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Finns Show Little Interest in European Health Card

Finns appear to have little interest in the European Health Insurance Card offered by the Social Insurance Institution (KELA), This free card allows travellers to obtain basic medical services in other EU countries at the same charge as local residents.

KELA has offered the card to overseas travellers since 2004. The EU country offering basic medical services to Finnish visitors invoices Finland for the costs involved.

Despite the handy nature of the system, only 370,000 Finns have a valid card at present. Most travellers place faith in private health insurance linked to domestic home policies.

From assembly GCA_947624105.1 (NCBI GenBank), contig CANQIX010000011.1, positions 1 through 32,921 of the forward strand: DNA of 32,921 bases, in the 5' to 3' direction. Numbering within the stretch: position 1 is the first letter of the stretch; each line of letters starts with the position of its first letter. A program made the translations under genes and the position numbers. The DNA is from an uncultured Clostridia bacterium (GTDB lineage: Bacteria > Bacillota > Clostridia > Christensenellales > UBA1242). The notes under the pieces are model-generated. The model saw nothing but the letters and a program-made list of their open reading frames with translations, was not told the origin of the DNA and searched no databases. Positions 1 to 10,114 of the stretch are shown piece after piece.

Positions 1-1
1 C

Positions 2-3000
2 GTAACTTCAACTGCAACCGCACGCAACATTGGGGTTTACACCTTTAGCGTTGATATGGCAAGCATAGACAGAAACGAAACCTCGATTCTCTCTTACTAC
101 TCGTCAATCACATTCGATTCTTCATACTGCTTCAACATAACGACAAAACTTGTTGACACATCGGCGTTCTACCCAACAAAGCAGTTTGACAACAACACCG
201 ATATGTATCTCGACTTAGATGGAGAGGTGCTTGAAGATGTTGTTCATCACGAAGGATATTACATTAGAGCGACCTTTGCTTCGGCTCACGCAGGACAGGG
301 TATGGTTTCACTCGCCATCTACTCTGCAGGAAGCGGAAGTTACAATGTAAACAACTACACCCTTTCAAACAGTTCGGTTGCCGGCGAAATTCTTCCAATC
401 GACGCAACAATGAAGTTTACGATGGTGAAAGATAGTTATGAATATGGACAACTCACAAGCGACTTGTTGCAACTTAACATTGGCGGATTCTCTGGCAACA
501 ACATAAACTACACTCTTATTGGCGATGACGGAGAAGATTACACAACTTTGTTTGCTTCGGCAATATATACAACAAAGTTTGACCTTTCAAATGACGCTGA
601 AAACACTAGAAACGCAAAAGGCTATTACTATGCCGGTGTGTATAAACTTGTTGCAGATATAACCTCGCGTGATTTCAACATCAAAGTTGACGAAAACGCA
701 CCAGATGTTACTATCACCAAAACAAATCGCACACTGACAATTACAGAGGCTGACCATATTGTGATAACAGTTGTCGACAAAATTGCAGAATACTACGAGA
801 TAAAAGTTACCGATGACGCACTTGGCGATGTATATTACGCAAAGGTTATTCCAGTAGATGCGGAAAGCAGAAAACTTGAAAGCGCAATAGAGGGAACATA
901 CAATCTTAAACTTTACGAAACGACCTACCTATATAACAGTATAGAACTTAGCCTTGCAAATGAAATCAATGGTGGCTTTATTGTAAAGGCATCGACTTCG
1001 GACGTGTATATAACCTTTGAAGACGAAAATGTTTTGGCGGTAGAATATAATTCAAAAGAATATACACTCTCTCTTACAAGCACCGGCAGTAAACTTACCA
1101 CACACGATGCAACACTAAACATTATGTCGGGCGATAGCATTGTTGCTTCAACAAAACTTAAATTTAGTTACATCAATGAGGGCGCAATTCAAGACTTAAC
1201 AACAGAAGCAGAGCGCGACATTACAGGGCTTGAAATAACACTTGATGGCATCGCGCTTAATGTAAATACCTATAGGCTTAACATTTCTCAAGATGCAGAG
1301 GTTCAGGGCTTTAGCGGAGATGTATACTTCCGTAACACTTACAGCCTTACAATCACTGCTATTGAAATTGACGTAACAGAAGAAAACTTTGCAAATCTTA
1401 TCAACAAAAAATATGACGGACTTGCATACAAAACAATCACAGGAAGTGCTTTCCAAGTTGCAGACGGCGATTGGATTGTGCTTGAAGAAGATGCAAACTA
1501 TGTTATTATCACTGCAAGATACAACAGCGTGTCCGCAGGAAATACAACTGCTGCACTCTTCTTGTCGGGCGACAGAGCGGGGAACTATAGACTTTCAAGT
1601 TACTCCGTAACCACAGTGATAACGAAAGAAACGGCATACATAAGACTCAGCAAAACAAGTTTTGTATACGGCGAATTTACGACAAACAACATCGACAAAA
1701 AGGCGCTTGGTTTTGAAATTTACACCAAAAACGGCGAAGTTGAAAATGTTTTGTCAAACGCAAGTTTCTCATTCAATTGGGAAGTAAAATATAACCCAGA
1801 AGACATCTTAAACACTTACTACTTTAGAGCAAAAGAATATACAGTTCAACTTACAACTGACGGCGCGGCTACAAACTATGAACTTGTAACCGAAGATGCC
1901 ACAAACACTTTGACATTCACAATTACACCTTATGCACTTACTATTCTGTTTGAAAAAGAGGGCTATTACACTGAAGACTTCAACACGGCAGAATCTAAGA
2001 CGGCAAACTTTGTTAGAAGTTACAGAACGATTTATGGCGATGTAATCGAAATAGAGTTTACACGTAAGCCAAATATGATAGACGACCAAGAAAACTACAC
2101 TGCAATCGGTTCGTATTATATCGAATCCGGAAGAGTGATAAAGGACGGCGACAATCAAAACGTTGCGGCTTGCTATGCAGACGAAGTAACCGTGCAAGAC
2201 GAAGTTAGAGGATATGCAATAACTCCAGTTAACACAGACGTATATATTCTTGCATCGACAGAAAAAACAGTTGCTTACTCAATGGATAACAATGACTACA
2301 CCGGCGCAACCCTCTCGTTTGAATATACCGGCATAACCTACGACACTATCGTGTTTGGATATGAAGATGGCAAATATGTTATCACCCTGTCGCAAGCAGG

The KELA European Health Card allows Finnish citizens to use the state health care facilities of other EU countries. Luxury treatment such as face lifts and complex dental work is not covered.

A deductable fee similar to the health centre payment in Finland is often levied. For example, a Finnish tourist visiting a state-run clinic in Portugal would have to pay just under four euros for the first visit to a doctor.

Jukka Lumio, Senior Physician at the University Hospital of Tampere says the majority of Finnish travellers do not think of possible health problems before setting out on holiday. In the tropics, he says, visitors should consider the danger of malaria infection while in Europe sexually transmitted diseases are a common problem.

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